• Maximal Dorsi-Flexion at ground contact.
  • Do not try to fully extend thigh with each ground contact.
  • Thigh passes only 20 degree past alignment with upper body.

Arm Swing
Arm swing plays important roles in sprinting. Proper arm swing is necessary to counterbalance the rotary movement of the legs, or otherwise, stride frequency etc. would deviate from ideal. 
  • The arms should swing from the chin level, moving up and down in a more synchronized manner with the front and back swings. 
  • Elbow angle: approximately 90 degrees of flexion (not exactly 90 degree) at elbow and about 2-3 inches outwards of the mid line (not shoulder width), and should be symmetrical or balanced.  Keep the elbows locked and arms short is a good idea to encourage a faster arm swing.

Stride Length

Stride length, or more correctly called "step length" (measured from toes-to-toes of the same leg) must be proportional to the leg's length of a sprinter (not that the bigger is better). Logically, taller sprinters would have longer stride length, but not always the case - depend on his/her "strategy." 
  • It is not a good idea recommending male sprinters to run the 100m in 45 strides, just because you have heard world sprinters complete the 100m in 45 strides.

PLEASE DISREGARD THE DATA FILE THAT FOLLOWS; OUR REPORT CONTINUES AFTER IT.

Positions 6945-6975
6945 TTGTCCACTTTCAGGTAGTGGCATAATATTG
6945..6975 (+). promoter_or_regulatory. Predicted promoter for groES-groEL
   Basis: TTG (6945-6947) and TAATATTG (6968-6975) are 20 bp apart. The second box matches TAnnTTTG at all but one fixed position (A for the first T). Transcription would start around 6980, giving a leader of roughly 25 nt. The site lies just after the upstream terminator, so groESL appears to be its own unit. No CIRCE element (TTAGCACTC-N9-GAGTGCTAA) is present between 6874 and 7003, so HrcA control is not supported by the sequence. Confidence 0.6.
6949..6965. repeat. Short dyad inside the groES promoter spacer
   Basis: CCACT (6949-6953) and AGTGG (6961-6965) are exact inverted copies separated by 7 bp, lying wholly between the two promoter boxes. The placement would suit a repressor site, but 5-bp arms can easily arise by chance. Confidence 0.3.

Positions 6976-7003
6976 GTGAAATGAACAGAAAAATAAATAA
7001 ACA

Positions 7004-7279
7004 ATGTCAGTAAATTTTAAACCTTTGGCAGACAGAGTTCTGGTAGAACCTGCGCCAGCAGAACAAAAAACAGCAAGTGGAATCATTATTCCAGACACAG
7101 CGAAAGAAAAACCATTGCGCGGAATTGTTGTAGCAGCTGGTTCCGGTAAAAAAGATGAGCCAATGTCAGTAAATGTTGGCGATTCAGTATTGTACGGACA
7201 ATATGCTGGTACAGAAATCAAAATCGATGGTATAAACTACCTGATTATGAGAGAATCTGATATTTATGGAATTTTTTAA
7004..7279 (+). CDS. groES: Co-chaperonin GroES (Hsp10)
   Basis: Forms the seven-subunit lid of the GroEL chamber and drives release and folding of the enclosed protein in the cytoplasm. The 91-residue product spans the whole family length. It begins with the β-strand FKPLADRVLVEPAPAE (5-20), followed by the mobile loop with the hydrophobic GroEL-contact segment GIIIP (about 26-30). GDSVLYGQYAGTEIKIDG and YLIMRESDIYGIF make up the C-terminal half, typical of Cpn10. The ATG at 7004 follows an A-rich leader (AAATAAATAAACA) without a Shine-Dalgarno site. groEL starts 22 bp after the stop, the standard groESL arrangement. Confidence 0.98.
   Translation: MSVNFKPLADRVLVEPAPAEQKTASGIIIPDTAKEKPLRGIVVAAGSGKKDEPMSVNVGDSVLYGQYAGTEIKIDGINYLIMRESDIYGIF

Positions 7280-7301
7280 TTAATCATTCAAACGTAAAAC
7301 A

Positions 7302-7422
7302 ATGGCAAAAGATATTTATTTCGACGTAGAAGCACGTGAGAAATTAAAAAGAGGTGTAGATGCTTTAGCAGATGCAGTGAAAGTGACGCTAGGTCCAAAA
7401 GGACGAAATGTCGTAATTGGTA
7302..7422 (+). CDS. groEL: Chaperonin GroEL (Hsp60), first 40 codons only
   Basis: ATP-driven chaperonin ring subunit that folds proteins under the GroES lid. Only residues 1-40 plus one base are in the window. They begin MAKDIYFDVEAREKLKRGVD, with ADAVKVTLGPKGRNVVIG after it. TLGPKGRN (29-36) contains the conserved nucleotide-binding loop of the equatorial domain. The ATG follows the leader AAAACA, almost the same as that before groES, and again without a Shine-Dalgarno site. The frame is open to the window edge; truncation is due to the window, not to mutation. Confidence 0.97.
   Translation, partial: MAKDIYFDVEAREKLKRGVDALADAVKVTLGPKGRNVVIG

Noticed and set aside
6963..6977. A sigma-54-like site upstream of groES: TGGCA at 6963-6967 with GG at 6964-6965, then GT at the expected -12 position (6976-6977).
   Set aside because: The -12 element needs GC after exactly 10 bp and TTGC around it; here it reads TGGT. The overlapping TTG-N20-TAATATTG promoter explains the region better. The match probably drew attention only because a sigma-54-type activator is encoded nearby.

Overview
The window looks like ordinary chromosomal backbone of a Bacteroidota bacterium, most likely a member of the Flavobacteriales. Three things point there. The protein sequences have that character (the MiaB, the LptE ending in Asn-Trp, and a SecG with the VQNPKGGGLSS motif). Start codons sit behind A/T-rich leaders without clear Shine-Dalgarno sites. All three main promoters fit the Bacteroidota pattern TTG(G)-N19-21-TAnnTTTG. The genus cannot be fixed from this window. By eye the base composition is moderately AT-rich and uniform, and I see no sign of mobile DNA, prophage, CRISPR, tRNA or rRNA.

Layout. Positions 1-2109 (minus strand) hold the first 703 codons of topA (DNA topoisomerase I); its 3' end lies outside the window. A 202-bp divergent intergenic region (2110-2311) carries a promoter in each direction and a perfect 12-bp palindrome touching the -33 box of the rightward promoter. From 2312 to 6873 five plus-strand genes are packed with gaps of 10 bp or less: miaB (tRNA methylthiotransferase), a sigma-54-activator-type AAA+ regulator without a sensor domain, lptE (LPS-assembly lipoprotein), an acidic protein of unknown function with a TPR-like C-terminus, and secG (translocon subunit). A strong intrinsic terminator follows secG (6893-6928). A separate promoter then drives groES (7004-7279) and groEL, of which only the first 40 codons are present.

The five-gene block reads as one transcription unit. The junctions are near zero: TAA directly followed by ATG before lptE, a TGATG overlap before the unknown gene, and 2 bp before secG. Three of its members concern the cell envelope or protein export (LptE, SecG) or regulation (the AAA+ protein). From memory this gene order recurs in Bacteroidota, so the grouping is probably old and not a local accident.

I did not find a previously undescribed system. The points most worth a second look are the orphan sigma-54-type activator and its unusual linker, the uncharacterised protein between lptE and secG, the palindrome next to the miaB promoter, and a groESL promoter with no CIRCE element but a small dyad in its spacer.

• The best example was Tim Montgomery who has a personal record of 9.78s, taking 48 strides to run the 100m. Other examples are: Walter Dix (9.92s / 48 strides), Kim Collin (9.98s / 48 strides), Michael Frater (9.97s / 48 strides), Trindon Holliday (relatively short sprinter, 5'4", 10.00s / 50 strides) and many more. 
  • Usain Bolt took 41 strides in Berlin (9.58s) but he is 6'5" and has longer legs.
Watch: Trindon Holliday & Walter Dix won the 2007 World Championship slots with 50-51 and 49-50 total strides respectively:

Also watch: Trindon Holliday 10.00s / 50.5 strides (2009 NCAA Championship - Gold) here

The topic of stride length vs frequency has always been a subject of debate. Research have shown that optimal stride length for maximal speed in sprinting is between 2.3 – 2.5 times of the athlete’s leg length. Given a leg length of 1.0-m,  one should consider a stride length (at maximal speed) not longer than 2.50-m. Would you automatically lose to taller sprinters? (like Usain Bole, whose stride length is 2.80m) not really, stride frequency comes into consideration!